“In effect, this response empowers those fundamentalist rabbis who refuse to recognize the conversions of the state, and ultimately discriminates against converts who have made great sacrifices to join the Jewish people.”
By Rivkah Lubitch Opinion www.ynetnews.com August 31, 2010
The writer is a rabbinical court pleader and works for The Center for Women’s Justice
The proposed Conversion Law that was approved on its first reading in July is very bad. Even if the idea to allow the rabbis of cities and of local councils to perform conversions is an excellent idea – the law, in its current version, is terrible.
...It’s not enough to say that this law sells out the Reform and Conservative in a pathetic deal with Yisrael Beiteinu. In effect, the law also sells out Religious Zionism, and turns us into a State governed by ultra-Orthodox halacha.
Additionally, and most disturbingly, those converting in what they thought was a simplified procedure will find themselves, in the final analysis, faced with the threat of annulments of their conversions by the rabbinic court.
By David Green www.haaretz.com September 3, 2010
You deal extensively in the book with the subject of conversion, about which Hillel had a far more liberal and accepting attitude than his rival, Rabbi Shammai. Is this as charged a topic in the U.S. today as it is in Israel?
In Israel, it’s more charged, because you don’t have a division there between religion and state. I would like to see Hillel’s arguments and his openness to would-be converts brought into the discussion there. Today, his teachings on this subject are ignored.
The most famous of rabbinic sages, with an open approach to conversion, and yet you don’t see his position cited. If Israel has 400,000 people from Russia who are not halakhically Jewish, it’s in Israel’s pressing interest to find a way to integrate them into the Jewish homeland.
By Aviad Glickman www.ynetnews.com September 5, 2010
A non-profit group promoting basic rights for young haredim submitted a harsh statement to the High Court of Justice on Thursday over the Education Ministry's approval for an independent religious school in Emmanuel.
By Dan Izenberg www.jpost.com September 3, 2010
A law exempting haredi male high school-age students from studying the core curriculum, which is mandatory in all parallel state-financed schools, does not violate the Basic Law: Human Dignity and Freedom or the Basic Law: Freedom of Occupation, the state wrote on Thursday in a brief to the High Court of Justice.
By Dan Izenberg www.jpost.com September 3, 2010
The petitioners against the segregated girls’ primary school in Emmanuel told the High Court of Justice on Thursday that the Education Ministry’s decision to establish a separate school for the “Hassidic stream” only served to increase the fragmentation of Israeli society and rewarded those who practiced discrimination.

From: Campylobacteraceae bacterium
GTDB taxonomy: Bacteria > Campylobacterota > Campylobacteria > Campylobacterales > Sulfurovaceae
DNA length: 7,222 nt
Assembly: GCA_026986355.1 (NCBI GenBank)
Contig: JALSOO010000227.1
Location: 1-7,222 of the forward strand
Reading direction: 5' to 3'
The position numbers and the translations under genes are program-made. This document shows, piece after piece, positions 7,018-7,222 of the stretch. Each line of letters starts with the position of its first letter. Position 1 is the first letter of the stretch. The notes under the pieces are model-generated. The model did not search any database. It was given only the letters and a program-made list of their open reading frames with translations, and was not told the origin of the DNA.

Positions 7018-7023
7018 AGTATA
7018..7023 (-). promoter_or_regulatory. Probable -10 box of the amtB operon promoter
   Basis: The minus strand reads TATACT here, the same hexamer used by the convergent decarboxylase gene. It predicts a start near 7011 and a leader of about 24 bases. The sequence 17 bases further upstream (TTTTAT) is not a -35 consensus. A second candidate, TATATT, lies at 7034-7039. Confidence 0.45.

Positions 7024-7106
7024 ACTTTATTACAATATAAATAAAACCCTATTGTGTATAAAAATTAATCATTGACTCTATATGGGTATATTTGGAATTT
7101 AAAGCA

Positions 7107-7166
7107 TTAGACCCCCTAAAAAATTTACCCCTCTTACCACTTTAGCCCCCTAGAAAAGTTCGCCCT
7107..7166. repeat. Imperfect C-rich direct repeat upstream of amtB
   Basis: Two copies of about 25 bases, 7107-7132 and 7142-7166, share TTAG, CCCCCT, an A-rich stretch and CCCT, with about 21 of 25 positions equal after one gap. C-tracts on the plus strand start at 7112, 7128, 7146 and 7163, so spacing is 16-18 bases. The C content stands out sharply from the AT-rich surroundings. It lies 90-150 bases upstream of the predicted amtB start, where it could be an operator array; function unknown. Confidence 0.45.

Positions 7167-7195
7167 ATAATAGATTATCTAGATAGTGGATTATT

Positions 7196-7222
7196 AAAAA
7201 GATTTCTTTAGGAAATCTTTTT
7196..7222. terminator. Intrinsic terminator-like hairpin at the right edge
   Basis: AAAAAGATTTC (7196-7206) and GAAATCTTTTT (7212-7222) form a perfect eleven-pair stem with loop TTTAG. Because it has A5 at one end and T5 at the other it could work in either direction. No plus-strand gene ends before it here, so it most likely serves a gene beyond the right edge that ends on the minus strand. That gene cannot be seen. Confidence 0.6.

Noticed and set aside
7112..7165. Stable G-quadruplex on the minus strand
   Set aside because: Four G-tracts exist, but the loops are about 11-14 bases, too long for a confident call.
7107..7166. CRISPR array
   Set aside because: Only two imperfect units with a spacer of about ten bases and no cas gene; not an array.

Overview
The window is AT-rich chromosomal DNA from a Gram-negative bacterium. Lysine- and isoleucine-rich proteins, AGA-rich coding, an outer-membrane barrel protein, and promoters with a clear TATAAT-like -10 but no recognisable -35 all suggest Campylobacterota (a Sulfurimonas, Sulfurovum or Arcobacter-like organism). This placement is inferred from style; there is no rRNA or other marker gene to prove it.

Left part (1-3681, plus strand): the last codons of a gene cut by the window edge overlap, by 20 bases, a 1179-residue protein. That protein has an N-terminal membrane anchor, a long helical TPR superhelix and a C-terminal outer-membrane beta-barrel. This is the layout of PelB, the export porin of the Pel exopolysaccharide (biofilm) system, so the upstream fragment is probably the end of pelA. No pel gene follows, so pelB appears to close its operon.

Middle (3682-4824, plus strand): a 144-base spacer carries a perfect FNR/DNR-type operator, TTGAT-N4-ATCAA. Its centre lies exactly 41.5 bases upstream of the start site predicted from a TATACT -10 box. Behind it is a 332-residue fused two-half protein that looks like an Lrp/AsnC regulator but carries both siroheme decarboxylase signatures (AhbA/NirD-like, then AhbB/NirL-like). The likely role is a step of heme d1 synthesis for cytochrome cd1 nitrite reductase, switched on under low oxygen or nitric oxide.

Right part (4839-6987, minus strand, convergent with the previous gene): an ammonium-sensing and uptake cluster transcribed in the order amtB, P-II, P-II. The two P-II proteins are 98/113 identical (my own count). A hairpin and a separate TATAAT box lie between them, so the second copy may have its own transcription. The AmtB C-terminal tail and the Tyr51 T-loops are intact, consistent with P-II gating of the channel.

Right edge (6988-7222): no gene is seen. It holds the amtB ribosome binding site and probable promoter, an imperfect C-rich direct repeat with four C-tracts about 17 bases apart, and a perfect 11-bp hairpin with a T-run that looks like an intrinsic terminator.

By Jonathan Rosenblum Opinion www.cross-currents.com September 2, 2010
The recent Emmanuel litigation revealed a major flaw in Israel’s judicial system. In most suits against governmental authorities, the Supreme Court, sitting as the High Court of Justice (BaGaTZ), is a court of original jurisdiction.
Yet the petitions to BaGaTZ often turn on complex factual issues, which the Supreme Court is unequipped to weigh or evaluate. The Supreme Court is not a trial court, and has no means at its disposal to examine witnesses or properly evaluate evidence.
By Tomer Zarchin www.haaretz.com September 1, 2010
The semi-private religious schools in Petah Tikva that rejected 24 students of Ethiopian descent two years ago are guilty of illegal ethnic discrimination, even though they are not wholly state-run institutions, the High Court of Justice ruled yesterday.
The court said the authorities should use all the means at their disposal, including cutting government funding, to fight any discrimination they encounter in the schools.
By Or Kashti www.haaretz.com September 5, 2010
The Education Ministry has cut most of its budget for the intensive civics classes for 11th and 12th grades, and the regular civics classes for 10th grade, and will invest the sum in the teaching of Jewish studies.
By Adam Rossano Opinion www.haaretz.com August 31, 2010
The recent proposal of separate-sex cars for Jerusalem's new light rail, received by some with negativity and resentment, could actually be a positive step towards a pluralist setting in Jerusalem.
...The only extra effort that would be required of the secular passengers would be the need to pay slightly more attention to which car they board. They may need to walk an extra 10 or 20 meters down the platform in order to do this.
By Haviva Ner-David http://zeek.forward.com August 30, 2010
Rabbi Dr. Haviva Ner-David is a rabbi, teacher, and writer living on Kibbutz Hannaton in the Lower Galilee in Israel.
If one truly believes that all human beings were created in the Image of God, then there are many theological questions that need be addressed that this document does not seem ready to tackle.